McGinn: Seawall construction to begin in Sept., last for 3 years
SEATTLE — Mayor Mike McGinn announced Tuesday that, with money now in hand, construction to replace the aging seawall in Elliott Bay will begin in September and continue for three years.
The replacement will be finished by 2016 when the Alaskan Way Viaduct is scheduled to come down. The seawall project has been one of the highest priorities for the mayor since taking office.
“A really big ‘thank you’ to the voters of Seattle for their overwhelming support of this in the last (Nov. 6) election. And that means we’re ready to go,” McGinn said at a news conference.
The seawall “doesn`t just protect the property here,” he said. “These are essential transportation arteries, our utility corridors run here. In fact, I think you saw in Hurricane Sandy, how an entire region could be hurt if you had damage right at the waterfront.”
But construction officials warned that tearing up the waterfront, especially while work is being done on the viaduct, will be messy.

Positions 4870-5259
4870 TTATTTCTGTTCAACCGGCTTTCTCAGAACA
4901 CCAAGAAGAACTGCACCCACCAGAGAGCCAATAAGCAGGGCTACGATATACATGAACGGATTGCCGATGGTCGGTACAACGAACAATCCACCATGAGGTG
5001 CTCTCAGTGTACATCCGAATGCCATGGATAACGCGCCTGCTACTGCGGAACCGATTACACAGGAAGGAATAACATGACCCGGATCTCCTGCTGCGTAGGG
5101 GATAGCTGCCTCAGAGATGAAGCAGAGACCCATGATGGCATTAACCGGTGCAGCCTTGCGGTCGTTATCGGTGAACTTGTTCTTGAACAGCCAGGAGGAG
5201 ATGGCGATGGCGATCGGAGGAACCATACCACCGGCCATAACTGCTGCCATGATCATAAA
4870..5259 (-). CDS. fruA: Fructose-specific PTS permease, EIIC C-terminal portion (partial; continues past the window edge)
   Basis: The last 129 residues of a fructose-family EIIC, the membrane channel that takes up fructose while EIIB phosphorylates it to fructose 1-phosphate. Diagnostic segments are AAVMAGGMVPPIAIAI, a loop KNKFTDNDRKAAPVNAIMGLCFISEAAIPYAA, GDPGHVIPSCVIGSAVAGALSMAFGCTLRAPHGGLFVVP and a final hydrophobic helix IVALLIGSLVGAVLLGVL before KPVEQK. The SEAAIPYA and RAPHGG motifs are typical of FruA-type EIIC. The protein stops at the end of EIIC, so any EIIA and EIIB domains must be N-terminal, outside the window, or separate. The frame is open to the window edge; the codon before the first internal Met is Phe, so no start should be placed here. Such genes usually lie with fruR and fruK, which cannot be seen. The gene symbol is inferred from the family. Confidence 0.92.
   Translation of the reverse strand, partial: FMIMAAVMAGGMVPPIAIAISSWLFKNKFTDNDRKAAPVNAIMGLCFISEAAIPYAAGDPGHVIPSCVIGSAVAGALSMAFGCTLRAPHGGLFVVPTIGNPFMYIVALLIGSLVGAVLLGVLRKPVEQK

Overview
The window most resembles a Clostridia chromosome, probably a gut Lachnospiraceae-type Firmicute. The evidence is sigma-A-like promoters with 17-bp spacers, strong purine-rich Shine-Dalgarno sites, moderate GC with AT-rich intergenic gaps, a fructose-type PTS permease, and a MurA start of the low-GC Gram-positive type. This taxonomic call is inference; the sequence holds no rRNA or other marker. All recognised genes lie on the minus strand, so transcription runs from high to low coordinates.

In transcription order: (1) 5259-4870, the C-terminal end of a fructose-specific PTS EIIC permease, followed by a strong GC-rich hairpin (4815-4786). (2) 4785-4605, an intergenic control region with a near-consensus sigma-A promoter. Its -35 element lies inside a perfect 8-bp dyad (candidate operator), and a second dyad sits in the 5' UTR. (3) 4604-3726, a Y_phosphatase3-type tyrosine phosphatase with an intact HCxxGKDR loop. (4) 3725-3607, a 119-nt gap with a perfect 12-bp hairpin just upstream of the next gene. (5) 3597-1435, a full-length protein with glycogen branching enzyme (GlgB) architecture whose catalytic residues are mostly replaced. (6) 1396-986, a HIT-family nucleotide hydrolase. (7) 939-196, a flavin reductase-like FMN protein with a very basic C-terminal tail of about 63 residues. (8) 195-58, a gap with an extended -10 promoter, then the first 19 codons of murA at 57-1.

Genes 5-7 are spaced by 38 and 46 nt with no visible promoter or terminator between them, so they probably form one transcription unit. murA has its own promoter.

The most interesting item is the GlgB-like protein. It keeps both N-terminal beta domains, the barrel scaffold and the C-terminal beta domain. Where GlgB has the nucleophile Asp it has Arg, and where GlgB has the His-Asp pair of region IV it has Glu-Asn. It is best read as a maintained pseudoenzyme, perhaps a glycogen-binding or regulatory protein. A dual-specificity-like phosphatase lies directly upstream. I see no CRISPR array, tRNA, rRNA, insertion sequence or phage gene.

“We still are begging and asking for your forbearance, your patience, your understanding,” Seattle Department of Transportation Director Peter Hahn said. “We will try to do our very best to mitigate everything that we can.”
Waterfront businesses argue their patience can go only so far. They worry that there will construction will only be suspended for three months a year — June, July and August.
“Summer starts in June and ends at the end of September,” said Bob Donegan, president of Ivar’s Seafood Restaurants.
He said that an extra month of construction downtime is key.
Donegan said that “$70 million in sales happens down here on the waterfront. This is a little economic engine. We can`t afford to lose that in this economy. And we think we can make it work if we aren`t disturbed in the summer.”
“How long is summer, right? That`s the question,” McGinn said when asked about the businesses’ concerns. “The more we have to shut down, the longer it might take to do it, and that might mean more seasons of construction.”
“The busy season is how we have always defined it,” Donegan said. “They have promised they would not disturb the busy season.”
“Somebody else is going to have to do the forensic examination of what the promise was,” McGinn said. “I know the voters want us to build a seawall and they expect us to spend their money wisely and effectively and that we need to be accommodating of the businesses, but we also need to recognize the need to complete the seawall.”
The president of Ivar’s, who strongly supported the seawall measure, said a big help would be if the city would provide some mitigation money to compensate waterfront businesses for the disruption and loss of income. But, so far there are no funds in the budget for that.